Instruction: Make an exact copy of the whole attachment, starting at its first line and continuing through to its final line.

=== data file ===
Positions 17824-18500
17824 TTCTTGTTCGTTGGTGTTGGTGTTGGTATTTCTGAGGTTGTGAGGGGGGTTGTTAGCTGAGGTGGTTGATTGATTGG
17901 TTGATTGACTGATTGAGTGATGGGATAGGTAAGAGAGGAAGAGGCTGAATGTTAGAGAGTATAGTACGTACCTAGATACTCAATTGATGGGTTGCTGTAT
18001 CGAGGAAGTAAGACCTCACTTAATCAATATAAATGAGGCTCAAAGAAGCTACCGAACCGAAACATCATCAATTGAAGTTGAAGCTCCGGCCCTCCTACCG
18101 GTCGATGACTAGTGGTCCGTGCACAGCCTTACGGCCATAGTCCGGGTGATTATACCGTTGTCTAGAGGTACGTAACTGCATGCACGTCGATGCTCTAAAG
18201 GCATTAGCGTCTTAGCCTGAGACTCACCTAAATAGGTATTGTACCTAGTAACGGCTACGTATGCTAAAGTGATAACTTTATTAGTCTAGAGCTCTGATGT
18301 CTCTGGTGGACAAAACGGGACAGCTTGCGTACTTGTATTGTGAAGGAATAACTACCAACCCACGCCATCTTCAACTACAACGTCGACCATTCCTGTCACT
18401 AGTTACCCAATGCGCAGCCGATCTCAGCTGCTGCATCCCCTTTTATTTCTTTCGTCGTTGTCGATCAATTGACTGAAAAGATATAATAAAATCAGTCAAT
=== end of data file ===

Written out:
Positions 17824-18500
17824 TTCTTGTTCGTTGGTGTTGGTGTTGGTATTTCTGAGGTTGTGAGGGGGGTTGTTAGCTGAGGTGGTTGATTGATTGG
17901 TTGATTGACTGATTGAGTGATGGGATAGGTAAGAGAGGAAGAGGCTGAATGTTAGAGAGTATAGTACGTACCTAGATACTCAATTGATGGGTTGCTGTAT
18001 CGAGGAAGTAAGACCTCACTTAATCAATATAAATGAGGCTCAAAGAAGCTACCGAACCGAAACATCATCAATTGAAGTTGAAGCTCCGGCCCTCCTACCG
18101 GTCGATGACTAGTGGTCCGTGCACAGCCTTACGGCCATAGTCCGGGTGATTATACCGTTGTCTAGAGGTACGTAACTGCATGCACGTCGATGCTCTAAAG
18201 GCATTAGCGTCTTAGCCTGAGACTCACCTAAATAGGTATTGTACCTAGTAACGGCTACGTATGCTAAAGTGATAACTTTATTAGTCTAGAGCTCTGATGT
18301 CTCTGGTGGACAAAACGGGACAGCTTGCGTACTTGTATTGTGAAGGAATAACTACCAACCCACGCCATCTTCAACTACAACGTCGACCATTCCTGTCACT
18401 AGTTACCCAATGCGCAGCCGATCTCAGCTGCTGCATCCCCTTTTATTTCTTTCGTCGTTGTCGATCAATTGACTGAAAAGATATAATAAAATCAGTCAAT